AMMAN—In preparation for the approaching winter and the rains it will bring to the town of Atme near the Turkish border of northwest Syria, Abu Muhammad is building a 40-centimeters-high barrier around his tent in the camp in which he has spent the last five years of his life.
The prior year, the rains swept away Abu Muhammad’s tent, damaging his possessions and forcing his family to move to their relatives’ tent in a neighboring camp.
Last April, torrential rains caused flash floods, damaging shelters and IDP camps in northwest Syria. According to local humanitarian groups, the floods caused damage to more than 500 camps in the Idlib countryside alone. Consequently, “around 27,000 families” were affected and “9,302 families faced direct damage,” according to Khaled Abdulrahman, the program director of “Sa’aed” (Help), a Syrian humanitarian organization based in Turkey.
Children walk by trucks parking in Khaled Ibn al-Walid IDP camp, near the Bab al-Hawa border crossing with Turkey, 5/10/2019 (Syria Direct)
In early October, “Bonyan” (Building), a Syrian humanitarian organization operating in Syria and Turkey, announced that it had begun repairing roads in the town of Atme as a part of a larger “flood preparedness” project.
According to Fu’ad Sayed Issa, the founding member of the board of directors of “Banafsaji” (Violet), an NGO, humanitarian organizations are trying to better prepare IDP camps for the coming winter by improving the infrastructure and raising tents off the ground with concrete. Organizations are trying to prepare themselves to “respond to any emergency in case there are any disasters like the floods of last year, when the Banafsaji team saved people from drowning, evacuated them and helped protect their possessions,” Issa said.
Still, as one IDP living in the area told Syria Direct, the organizations’ efforts thus far are “hopeless and insufficient.”
“One of the humanitarian organizations has distributed rain mats to the residents to prevent water from leaking into their tents. And a limited project was implemented to construct a rain drainage system,” he said.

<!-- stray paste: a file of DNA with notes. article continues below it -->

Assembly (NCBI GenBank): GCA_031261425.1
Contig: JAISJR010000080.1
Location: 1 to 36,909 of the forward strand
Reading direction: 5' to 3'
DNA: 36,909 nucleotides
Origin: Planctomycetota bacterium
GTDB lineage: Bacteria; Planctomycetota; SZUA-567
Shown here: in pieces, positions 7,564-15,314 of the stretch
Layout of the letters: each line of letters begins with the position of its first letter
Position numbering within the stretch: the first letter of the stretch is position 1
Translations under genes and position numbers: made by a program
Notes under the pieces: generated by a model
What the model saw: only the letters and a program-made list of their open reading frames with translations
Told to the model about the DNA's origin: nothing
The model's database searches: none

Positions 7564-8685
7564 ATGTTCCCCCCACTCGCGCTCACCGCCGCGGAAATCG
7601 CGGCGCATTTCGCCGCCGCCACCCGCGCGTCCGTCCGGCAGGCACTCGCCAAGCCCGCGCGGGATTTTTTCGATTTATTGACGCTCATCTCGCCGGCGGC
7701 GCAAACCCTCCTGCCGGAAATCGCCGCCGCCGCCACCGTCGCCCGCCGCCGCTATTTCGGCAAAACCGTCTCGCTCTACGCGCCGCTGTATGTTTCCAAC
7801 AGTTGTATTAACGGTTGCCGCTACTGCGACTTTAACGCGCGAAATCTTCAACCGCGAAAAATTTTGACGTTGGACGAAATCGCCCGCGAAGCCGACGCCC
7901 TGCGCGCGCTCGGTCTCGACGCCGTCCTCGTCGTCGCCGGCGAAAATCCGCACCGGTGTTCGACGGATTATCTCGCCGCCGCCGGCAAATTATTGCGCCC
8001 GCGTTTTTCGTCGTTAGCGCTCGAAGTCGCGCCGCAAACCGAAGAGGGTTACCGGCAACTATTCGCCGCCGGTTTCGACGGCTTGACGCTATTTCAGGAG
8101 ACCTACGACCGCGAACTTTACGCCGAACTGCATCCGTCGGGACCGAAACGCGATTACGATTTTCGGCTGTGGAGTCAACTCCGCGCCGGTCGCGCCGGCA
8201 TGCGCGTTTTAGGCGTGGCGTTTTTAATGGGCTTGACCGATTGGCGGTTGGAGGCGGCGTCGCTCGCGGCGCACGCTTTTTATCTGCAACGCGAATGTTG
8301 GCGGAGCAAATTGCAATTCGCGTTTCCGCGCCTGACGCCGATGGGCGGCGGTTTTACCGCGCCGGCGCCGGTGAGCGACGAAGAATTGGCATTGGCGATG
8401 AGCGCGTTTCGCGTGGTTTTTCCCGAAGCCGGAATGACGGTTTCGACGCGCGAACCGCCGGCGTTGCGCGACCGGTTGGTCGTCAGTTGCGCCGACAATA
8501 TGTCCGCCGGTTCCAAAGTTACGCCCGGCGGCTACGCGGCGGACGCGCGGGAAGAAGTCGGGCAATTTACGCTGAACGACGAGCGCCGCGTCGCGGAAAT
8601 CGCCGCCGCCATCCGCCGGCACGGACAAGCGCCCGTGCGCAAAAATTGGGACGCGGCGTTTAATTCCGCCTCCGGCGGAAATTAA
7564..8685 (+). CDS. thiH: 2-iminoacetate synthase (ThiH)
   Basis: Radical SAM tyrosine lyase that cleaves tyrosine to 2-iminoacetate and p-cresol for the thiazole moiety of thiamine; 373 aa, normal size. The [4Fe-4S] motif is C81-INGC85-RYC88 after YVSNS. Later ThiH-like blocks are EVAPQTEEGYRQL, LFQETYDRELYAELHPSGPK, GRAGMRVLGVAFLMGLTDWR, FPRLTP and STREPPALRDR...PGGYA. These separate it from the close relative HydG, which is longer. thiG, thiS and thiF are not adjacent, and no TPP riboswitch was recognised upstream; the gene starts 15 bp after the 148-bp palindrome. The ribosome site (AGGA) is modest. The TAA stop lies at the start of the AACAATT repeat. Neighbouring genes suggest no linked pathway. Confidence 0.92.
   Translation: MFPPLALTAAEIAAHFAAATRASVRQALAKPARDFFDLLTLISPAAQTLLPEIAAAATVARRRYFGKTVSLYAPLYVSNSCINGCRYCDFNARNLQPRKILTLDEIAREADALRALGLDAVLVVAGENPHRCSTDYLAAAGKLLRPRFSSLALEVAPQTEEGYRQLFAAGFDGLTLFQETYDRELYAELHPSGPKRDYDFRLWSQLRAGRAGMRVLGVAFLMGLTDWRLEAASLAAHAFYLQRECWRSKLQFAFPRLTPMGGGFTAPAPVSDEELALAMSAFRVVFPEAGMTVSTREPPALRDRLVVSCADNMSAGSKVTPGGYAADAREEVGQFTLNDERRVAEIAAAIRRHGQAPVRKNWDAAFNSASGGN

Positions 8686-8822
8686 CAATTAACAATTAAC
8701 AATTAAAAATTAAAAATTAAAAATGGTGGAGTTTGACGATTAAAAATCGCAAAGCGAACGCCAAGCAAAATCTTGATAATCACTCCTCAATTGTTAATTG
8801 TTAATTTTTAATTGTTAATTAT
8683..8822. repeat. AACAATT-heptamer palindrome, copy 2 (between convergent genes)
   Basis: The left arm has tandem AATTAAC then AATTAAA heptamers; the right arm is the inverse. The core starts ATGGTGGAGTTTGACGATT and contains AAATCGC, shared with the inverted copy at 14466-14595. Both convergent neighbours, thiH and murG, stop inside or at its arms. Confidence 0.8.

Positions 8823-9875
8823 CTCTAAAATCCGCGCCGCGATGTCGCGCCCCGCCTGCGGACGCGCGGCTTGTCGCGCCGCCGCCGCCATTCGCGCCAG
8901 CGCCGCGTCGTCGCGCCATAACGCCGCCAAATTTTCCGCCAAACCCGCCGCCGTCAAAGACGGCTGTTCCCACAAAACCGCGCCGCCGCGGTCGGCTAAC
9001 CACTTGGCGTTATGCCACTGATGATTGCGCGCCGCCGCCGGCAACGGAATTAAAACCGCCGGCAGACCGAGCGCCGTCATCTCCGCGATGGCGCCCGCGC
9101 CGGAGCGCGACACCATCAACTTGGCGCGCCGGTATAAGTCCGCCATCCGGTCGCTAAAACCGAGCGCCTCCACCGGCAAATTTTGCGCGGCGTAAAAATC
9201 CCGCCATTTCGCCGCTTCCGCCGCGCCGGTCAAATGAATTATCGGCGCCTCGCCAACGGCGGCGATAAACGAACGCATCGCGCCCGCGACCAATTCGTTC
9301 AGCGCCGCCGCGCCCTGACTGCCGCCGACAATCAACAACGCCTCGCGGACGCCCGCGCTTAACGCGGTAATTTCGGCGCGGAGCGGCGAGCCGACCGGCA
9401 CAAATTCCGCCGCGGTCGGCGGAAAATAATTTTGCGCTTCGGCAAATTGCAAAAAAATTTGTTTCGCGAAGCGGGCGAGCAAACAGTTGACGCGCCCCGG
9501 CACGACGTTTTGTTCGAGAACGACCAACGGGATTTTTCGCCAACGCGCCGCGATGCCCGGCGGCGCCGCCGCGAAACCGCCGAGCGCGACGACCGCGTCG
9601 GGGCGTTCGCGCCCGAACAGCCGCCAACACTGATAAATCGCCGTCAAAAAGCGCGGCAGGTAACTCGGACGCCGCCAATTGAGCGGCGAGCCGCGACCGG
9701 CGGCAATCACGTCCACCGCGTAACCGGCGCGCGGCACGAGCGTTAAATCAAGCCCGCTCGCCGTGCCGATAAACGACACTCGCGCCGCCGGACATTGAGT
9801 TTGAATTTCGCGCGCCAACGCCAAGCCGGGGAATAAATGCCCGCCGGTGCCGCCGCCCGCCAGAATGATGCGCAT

However, in Khaled Ibn al-Walid camp, where Abu Adel—an IDP from the countryside of Hama—has lived for six years, “the organizations are making no preparations for winter.”
According to Muhammad Hallaj, the director of “Syrian Response Coordinators,” a local group that observes and evaluates the humanitarian situation in northwest Syria, border camps need better pathways and roads, especially since “most of these roads have not been maintained for several years.”
“Water and sewage networks” have not been built or repaired for some time, he added.
There are 1,153 refugee camps in northwest Syria, according to Hallaj. Among them are 242 improvised camps, 131 of them built in recent months as a result of the government-led military campaign in northern Hama and southern Idlib. The campaign has caused the opposition to lose large chunks of territory.
Around 966,140 people are estimated to have been displaced as a result of the military campaign, in addition to the 320,000 people who were already living in camps along the border, according to Hallaj. Most of the IDPs have been living in the Dana region.
The biggest obstacle facing the camps is the sluggish donor response. “It takes a long time,” Hallaj said. In addition, “there are many procedures for bringing the materials into Syria from Turkey … all of this might take several months; that’s why we see a very weak response.”